Entain’s £17m ($20m) settlement with the Gambling Commission (GC) of Great Britain last week was not a great moment for the European gambling industry.
With the UK’s ever-protracted Gambling Review White Paper hanging over the industry like a sword of Damocles, a record-breaking “fine” (although it’s not technically a fine) hitting the headlines is less than ideal for the reputation of the sector.
Entain, formerly GVC Group, is home to some of the UK’s best-known gambling brands, including storefront retail bookmaker Ladbrokes. The latter was responsible for £3m of the settlement. The remaining £14m was incurred for failures with the group’s 13 online businesses, including Ladbrokes.com.
The process of “settlement” within a regulatory context is different from one in a legal context. The GC accepts settlement as recourse to regulatory breaches if the licensee cooperates with required disclosure requests and agrees to work with the Commission to correct its failings rapidly.
In the GC’s own words: “Regulatory settlements in the Commission context are not the same as ‘out-of-court’ settlements in the commercial context. A regulatory settlement is a regulatory decision, taken by the Commission, the terms of which are accepted by the licensee concerned.”
In Entain’s case, it was likely in its favour that the failings had not led to any criminal breaches and that the firm had improved its security features after the period in question, from December 2019 to October 2020.
Despite the settlement, though, the GC’s chief executive Andrew Rhodes did not mince his words, making it clear that this was the “largest enforcement outcome to date” and that “further serious breaches will make the removal of their licence to operate a very real possibility.”
To make things worse, this was not Entain’s first clash with the regulator. In 2019, the company agreed to a £5.9m settlement for systemic compliance failings within Ladbrokes. At the time, legacy GVC’s CEO Kenneth Alexander admitted that the legacy compliance issues with Ladbrokes had come to light after its acquisition.
Alexander pledged improvements, even saying, “I am confident that we now have in place a robust and industry-leading approach to player protection.”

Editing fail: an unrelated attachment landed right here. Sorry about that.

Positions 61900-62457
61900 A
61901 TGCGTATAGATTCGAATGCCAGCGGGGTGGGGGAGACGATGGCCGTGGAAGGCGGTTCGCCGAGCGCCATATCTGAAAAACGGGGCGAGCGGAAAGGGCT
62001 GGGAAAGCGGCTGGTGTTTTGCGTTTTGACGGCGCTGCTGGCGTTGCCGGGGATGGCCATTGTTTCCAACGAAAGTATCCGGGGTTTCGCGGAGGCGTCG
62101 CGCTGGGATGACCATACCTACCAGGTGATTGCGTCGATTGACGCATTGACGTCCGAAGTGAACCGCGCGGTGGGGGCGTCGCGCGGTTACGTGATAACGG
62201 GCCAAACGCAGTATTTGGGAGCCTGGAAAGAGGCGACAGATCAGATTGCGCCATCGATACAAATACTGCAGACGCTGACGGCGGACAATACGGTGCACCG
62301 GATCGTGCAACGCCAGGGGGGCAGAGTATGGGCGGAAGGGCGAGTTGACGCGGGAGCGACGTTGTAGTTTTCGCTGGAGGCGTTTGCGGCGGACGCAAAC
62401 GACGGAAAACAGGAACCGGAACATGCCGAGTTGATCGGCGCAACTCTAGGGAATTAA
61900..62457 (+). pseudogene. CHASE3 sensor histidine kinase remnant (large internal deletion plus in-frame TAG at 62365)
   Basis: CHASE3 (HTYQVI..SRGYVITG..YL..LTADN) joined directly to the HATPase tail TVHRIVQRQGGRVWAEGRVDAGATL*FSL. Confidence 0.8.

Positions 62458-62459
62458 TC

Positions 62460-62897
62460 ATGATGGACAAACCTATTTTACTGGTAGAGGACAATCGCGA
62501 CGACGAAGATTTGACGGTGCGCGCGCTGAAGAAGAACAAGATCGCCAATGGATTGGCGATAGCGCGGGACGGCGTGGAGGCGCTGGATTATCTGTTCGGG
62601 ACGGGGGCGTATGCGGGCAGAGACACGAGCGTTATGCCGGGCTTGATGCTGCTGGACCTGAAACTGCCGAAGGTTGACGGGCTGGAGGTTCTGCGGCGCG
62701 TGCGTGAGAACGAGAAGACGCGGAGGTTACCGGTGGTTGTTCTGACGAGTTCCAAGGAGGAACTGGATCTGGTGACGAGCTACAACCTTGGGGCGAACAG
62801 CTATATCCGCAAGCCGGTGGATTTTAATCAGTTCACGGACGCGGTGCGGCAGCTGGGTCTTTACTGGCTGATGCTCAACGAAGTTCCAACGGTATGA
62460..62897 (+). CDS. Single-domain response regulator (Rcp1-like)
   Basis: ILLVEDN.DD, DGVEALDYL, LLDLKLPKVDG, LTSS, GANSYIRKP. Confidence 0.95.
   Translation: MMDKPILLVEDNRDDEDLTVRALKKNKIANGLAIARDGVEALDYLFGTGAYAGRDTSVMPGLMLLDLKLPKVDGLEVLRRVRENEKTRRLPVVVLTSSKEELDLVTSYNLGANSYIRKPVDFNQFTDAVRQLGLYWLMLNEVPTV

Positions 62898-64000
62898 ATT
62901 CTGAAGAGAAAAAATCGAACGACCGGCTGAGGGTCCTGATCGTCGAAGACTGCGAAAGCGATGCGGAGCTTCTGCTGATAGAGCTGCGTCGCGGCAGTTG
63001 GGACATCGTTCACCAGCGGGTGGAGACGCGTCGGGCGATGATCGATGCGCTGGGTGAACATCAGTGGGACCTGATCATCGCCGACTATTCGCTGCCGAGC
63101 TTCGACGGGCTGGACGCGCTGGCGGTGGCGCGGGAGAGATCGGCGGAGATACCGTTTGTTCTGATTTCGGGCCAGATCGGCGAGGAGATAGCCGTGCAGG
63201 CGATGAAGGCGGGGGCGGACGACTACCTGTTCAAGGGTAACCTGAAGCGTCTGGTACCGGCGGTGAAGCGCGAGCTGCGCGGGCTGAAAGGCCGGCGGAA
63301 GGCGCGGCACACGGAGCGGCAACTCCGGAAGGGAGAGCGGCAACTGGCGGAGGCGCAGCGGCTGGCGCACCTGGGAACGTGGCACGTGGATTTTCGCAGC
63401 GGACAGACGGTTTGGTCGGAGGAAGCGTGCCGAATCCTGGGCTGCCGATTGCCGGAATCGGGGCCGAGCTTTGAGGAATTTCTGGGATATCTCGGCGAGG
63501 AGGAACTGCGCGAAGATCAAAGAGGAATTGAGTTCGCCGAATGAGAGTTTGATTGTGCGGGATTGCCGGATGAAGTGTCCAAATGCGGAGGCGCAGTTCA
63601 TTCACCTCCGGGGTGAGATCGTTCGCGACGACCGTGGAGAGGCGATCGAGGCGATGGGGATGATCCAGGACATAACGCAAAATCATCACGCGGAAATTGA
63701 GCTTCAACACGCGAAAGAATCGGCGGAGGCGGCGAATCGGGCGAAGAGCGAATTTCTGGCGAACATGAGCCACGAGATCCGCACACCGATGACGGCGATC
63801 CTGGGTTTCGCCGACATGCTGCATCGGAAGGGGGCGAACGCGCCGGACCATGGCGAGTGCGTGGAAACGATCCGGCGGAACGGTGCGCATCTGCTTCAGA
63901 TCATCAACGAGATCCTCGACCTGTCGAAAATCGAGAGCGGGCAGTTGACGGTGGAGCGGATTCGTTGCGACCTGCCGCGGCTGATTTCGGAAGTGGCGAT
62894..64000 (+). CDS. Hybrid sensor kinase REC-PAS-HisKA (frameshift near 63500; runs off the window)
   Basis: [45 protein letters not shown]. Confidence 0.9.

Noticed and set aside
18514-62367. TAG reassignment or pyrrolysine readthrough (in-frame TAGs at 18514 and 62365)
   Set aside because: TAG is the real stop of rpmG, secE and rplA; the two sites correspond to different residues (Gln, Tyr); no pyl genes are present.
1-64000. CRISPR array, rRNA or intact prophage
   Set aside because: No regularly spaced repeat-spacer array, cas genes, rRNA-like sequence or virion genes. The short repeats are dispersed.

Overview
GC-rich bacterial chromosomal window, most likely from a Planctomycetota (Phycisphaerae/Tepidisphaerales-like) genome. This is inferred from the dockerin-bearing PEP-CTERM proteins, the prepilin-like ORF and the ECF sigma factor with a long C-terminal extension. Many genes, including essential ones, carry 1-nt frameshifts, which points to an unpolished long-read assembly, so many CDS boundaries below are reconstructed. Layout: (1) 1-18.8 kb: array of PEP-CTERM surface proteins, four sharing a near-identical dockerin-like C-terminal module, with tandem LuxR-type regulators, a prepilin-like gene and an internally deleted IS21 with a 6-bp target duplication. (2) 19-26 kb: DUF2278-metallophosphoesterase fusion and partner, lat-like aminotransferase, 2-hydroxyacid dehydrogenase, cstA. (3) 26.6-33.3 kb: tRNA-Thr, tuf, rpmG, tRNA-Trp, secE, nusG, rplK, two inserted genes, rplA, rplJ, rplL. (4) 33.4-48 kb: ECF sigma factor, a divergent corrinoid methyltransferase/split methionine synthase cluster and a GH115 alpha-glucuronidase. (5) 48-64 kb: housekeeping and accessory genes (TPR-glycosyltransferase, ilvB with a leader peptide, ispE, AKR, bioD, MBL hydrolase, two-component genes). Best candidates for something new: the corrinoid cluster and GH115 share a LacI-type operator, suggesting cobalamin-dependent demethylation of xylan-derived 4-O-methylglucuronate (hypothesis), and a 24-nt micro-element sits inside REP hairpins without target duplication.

However, further investigations were already underway at that point and it was only a matter of time before the GC compiled a body of evidence with which it could accuse GVC’s successor Entain of further breaches.
In response to the most recent breaches, the company stated, “Entain accepts that certain legacy systems and processes supporting the operations of its British business during 2019 and 2020 were not in line with the evolving regulatory expectations of the Commission in respect to aspects of social responsibility and anti-money laundering (AML) safeguards. However, the Group also notes the Commission’s statement that it found no evidence whatsoever of criminal spend within Entain’s operations.”
Furthermore, Entain highlighted that in 2021, it launched its Advanced Responsibility and Care (ARC) program, which uses AI technology to risk assess each customer.
As for the initial UK trials of ARC, Entain claims its risk-assessment accuracy is more than 80%, a 120% uplift in the use of safer gambling tools by those most at risk and a 30% overall reduction in customers increasing their risk levels.
In May, Entain was awarded the Advanced Safer Gambling Standard by problem-gambling charity GamCare, suggesting the firm has sought external audit to check its new procedures are effective.
It is shocking to read that the operator allowed punters to deposit hundreds of thousands of pounds without adequate source-of-funds checks and that large deposits were also made by potentially at-risk players.
However, it’s not that surprising that such activity slipped past the company’s gatekeepers, when you consider the pace at which it grew between its incorporation as GVC in 2010 and its rebranding as Entain in 2020.
Over that decade, the group made a series of acquisitions: Sportingbet in 2012; Bwin, which included various brands, in 2014; and the major Ladbrokes deal in 2018. The company saw rapid growth and was certainly managing multiple tech stacks, all of which were dealing with AML and player protection differently.
In the case of Ladbrokes in particular, clearly the tech and procedures were not up to scratch. But arguably, Entain’s due diligence should have revealed this prior to acquisition and action should have been taken sooner.
Legacy tech is a perennial issue within the igaming industry. Proprietary tech stacks are notoriously hard to update and adapt to changing business needs and have caused legacy operators, such as the retail bookmakers, to lose significant ground to modern online competitors.
However, as the regulatory stakes get higher, it is harder to blame legacy tech for AML and player-protection failings. Quite simply, as the GC said last week, “We expect better and consumers deserve better.”